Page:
Earlier this week we shared a story about a new study detailing how Europe’s rapid lockdowns helped prevent millions of deaths. Zooming out of Europe, an even bigger study now shows us just how necessary and effective global shutdowns were and still are in saving lives.
The new study, published in the journal Nature, found that shutdowns of industry and schools stopped 530 million new COVID-19 cases in just six countries: China, South Korea, Italy, Iran, France and the U.S.
Of the 530 million, shutdowns prevented 60 million cases in the US, a number which would have overwhelmed health care providers. Other estimates included 38 million more total infections in South Korea and 49 million more total infections in Italy.
To reach this estimate, researchers used an economic method in which they calculated the magnitude of the effect of each policy aimed at curbing the virus. They also used infection rate statistics from influenza outbreaks to help in their estimations.
The study period in question ended April 6, meaning many more lives were likely saved after this timeframe. UC Berkeley professor and author of the study, Solomon Hsiang, says “The last several months have been extraordinarily difficult, but through our individual sacrifices, people everywhere have each contributed to one of humanity’s greatest collective achievements.” He believes that despite the difficulties, both economic and personal, no other human endeavor has saved so many lives in such a short period of time.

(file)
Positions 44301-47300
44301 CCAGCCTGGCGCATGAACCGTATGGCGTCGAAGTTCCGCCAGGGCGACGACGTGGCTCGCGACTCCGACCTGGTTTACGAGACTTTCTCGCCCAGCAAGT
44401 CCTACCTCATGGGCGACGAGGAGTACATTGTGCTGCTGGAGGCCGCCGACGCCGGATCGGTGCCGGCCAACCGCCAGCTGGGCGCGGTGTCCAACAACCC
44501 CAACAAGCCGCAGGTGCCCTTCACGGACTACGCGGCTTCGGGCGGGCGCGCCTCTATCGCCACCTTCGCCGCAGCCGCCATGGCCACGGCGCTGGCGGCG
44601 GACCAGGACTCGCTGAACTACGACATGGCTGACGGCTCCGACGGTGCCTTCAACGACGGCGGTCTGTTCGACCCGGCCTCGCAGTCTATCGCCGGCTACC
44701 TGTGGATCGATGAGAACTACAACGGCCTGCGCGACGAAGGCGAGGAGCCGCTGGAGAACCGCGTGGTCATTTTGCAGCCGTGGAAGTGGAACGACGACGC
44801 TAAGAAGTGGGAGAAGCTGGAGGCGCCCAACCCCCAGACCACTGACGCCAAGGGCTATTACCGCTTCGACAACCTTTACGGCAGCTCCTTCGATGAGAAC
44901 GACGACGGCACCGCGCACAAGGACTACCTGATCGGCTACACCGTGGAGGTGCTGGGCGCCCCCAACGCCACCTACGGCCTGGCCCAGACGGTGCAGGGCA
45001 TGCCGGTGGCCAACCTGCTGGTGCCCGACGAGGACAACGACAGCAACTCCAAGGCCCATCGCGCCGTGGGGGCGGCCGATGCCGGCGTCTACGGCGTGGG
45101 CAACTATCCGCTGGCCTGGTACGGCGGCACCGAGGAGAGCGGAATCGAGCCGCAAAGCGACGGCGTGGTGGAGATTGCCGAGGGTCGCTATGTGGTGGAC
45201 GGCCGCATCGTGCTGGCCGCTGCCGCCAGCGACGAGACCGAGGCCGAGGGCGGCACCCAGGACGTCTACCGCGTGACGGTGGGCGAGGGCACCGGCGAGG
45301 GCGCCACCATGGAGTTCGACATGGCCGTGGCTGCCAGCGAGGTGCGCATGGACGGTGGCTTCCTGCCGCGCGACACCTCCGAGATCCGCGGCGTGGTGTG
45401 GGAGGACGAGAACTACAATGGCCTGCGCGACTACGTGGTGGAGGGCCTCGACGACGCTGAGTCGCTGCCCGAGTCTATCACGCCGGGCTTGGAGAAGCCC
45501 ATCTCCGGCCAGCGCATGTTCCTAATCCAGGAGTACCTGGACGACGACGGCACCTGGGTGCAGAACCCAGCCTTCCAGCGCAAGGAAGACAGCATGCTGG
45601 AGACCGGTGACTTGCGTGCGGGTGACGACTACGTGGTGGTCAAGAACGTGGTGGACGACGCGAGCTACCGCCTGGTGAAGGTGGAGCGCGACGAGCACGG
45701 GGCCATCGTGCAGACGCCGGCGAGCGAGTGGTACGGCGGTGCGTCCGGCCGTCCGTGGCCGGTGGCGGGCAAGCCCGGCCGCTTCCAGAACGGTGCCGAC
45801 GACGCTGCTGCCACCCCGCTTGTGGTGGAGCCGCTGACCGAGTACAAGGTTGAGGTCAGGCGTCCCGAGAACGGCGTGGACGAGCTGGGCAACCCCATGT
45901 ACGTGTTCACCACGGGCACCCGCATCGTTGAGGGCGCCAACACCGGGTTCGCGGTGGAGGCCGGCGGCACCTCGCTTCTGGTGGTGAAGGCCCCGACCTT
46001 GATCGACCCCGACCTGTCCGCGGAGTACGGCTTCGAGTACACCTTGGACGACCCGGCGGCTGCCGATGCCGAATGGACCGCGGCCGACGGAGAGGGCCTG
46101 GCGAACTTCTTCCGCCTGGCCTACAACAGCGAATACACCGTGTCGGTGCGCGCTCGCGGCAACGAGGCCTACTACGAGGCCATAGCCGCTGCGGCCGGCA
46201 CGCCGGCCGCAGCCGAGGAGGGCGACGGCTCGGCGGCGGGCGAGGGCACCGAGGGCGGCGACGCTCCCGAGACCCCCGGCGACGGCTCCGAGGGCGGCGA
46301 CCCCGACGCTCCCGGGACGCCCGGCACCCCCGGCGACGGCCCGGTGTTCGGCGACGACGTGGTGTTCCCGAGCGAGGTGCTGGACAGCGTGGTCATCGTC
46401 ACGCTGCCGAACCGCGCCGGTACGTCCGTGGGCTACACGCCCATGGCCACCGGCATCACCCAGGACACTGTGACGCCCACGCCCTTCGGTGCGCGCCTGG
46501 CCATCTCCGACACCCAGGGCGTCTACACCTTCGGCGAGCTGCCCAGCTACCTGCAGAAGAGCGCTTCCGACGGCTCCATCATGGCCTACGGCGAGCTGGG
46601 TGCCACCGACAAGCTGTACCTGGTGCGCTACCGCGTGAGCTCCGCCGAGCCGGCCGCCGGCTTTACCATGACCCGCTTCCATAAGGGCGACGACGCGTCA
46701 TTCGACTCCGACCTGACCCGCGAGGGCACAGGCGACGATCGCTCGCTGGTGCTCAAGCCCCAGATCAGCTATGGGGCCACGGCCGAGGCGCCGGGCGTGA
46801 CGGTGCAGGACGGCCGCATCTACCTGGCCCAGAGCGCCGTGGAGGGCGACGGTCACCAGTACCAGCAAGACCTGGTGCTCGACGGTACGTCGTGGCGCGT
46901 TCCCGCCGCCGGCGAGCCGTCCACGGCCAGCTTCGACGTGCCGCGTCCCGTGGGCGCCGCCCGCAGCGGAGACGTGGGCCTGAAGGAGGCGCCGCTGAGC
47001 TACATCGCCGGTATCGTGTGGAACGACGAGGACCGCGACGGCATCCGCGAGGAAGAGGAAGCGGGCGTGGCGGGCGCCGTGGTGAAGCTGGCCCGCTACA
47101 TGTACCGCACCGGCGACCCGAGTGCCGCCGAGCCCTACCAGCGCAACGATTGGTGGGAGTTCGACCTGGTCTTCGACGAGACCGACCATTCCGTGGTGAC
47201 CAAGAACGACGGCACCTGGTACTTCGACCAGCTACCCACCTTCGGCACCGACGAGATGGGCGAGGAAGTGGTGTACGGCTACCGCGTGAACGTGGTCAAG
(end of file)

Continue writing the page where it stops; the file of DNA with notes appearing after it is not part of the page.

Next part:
Although this news is positive, it’s important to remember that we are still very far from herd immunity and that, if precautions are abandoned too quickly, the potential for a significant second wave of the virus is highly likely. And while the number of saved lives is higher, even quicker lockdowns would have prevented even more deaths in the, especially in the US.
Nonetheless, this evidence demonstrates that our actions were not in vain and that the collective measures taken to flatten the virus’ curve did indeed save the lives of millions of our fellow human beings.